US News and World Report issued their 2012 rankings of business schools last week. NC State's Jenkins MBA was tied with William and Mary for 83rd in the full-time rankings and tied with 13 other schools for 59th in the part-time rankings.
Last year, we were 66th in the full-time rankings and we have always been in between 59th and 74th place, so what happened? Forty percent of the rankings are based on two surveys, one of deans and one of recruiters, where they rank 400+ programs on a 1-5 scale. The dean evaluations of NC State's MBA have held steady at 2.7-2.8 for years, but it appears that the recruiter evaluation dropped by about 0.2-0.3 points this time around.
Another 35% of the rankings are based on the employment results for May 2010 graduates. The percentage with jobs at graduation fell from 65 to 44%, which definitely hurt. Starting salaries and the percentage with jobs 90 days after graduation were basically the same as the year before.
The final 25% of the rankings hinge on three numerical indicators of the quality of the students who entered in August 2010: GPA, GMAT and percentage admitted. There was a modest slip in the mean GMAT score from 616 to 603.
One other note: when all of the scores are aggregated together we received an overall score of 35. The distribution of schools by scores is highly bunched in this range of the distribution; schools with a score of 38 were tied for 73rd whereas schools with a score of 41 were tied for 63rd. Small differences in recruiter evaluations, GMAT scores and placement rates yield large changes in the rankings. This is why I have always thought it would be better to categorize schools into five or six groups instead of ranking them. There really is not that much difference between the schools in 60th and 80th places. (On the other hand, Stanford had a score of 100 and Harvard had 98 and I would say they are quite different from schools below the top 10.)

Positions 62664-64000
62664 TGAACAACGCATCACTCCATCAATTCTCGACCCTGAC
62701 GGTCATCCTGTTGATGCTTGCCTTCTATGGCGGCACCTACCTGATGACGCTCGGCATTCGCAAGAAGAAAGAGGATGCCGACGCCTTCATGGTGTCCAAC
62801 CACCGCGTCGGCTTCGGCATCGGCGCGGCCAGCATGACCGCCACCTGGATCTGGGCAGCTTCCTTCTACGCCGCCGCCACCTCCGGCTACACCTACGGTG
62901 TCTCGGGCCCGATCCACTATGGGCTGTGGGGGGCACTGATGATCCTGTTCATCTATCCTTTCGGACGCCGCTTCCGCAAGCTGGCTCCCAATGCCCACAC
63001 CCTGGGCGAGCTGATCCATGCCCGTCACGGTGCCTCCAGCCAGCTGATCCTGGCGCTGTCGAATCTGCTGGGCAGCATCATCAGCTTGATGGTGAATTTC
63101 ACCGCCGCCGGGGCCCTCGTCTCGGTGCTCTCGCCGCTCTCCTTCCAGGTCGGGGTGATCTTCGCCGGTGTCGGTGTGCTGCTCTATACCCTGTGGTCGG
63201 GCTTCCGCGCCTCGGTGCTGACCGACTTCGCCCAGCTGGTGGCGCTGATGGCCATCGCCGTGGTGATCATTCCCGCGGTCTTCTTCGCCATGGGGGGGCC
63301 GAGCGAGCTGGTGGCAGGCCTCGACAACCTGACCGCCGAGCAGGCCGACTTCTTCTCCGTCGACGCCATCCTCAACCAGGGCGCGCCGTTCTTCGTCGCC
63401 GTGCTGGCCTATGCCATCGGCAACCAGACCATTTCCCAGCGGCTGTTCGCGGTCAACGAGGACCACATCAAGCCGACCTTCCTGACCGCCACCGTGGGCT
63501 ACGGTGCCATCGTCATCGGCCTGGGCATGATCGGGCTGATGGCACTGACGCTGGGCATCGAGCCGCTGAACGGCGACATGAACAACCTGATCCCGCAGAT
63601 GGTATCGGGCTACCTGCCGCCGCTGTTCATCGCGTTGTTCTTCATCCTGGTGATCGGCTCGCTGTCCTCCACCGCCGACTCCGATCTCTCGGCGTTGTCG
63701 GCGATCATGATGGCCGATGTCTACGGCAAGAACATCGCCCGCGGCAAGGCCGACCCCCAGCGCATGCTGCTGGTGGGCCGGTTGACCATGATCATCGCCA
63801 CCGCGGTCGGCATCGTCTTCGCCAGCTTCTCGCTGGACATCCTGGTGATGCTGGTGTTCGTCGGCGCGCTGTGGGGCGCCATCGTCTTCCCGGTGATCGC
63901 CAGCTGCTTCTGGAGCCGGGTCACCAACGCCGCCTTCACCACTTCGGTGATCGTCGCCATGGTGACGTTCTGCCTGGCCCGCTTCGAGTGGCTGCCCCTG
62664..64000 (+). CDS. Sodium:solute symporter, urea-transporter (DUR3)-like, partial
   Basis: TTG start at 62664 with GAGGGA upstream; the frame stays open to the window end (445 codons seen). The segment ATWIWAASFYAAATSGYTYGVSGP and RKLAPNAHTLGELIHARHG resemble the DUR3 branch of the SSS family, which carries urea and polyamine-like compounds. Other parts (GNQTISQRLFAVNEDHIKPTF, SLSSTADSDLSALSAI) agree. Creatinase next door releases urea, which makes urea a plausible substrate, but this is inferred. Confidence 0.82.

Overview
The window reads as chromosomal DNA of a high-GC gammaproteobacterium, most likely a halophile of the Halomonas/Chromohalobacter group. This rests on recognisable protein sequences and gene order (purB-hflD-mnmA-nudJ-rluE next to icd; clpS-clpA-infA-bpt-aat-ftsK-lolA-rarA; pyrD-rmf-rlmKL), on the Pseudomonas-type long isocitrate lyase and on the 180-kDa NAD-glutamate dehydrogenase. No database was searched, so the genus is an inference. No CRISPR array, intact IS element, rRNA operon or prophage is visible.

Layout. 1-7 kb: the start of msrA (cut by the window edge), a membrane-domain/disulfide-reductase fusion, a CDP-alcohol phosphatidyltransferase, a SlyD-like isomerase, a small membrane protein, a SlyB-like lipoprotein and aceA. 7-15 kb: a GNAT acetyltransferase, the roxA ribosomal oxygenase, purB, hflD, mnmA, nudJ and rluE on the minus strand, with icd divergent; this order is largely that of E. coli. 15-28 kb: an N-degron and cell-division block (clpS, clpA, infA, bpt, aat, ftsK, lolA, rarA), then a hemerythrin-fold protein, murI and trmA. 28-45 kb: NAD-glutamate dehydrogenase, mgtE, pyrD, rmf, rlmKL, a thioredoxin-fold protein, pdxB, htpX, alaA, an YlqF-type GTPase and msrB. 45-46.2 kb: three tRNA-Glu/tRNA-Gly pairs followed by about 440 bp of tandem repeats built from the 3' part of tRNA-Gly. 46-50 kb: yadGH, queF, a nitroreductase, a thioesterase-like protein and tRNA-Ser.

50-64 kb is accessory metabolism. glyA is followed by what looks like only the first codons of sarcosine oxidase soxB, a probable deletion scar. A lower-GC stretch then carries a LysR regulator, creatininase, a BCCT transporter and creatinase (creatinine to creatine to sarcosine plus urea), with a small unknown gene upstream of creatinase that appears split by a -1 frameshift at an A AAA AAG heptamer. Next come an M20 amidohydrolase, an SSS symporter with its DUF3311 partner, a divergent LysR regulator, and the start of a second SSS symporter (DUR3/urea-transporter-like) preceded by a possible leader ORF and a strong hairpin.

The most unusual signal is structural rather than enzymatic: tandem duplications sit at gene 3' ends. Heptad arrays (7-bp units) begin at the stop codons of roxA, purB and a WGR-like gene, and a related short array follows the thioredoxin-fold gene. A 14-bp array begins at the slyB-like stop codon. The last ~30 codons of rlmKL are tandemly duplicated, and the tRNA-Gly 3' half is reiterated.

My reaction: I am disappointed in this year's results, but I tend to take the long-run view of things and am confident that the program will do better in the future. All Jenkins MBA stakeholders -- students, alumni, faculty, and staff -- can have a positive impact on future rankings by helping us recruit the best students and prepare them for the challenges they will face upon graduation.
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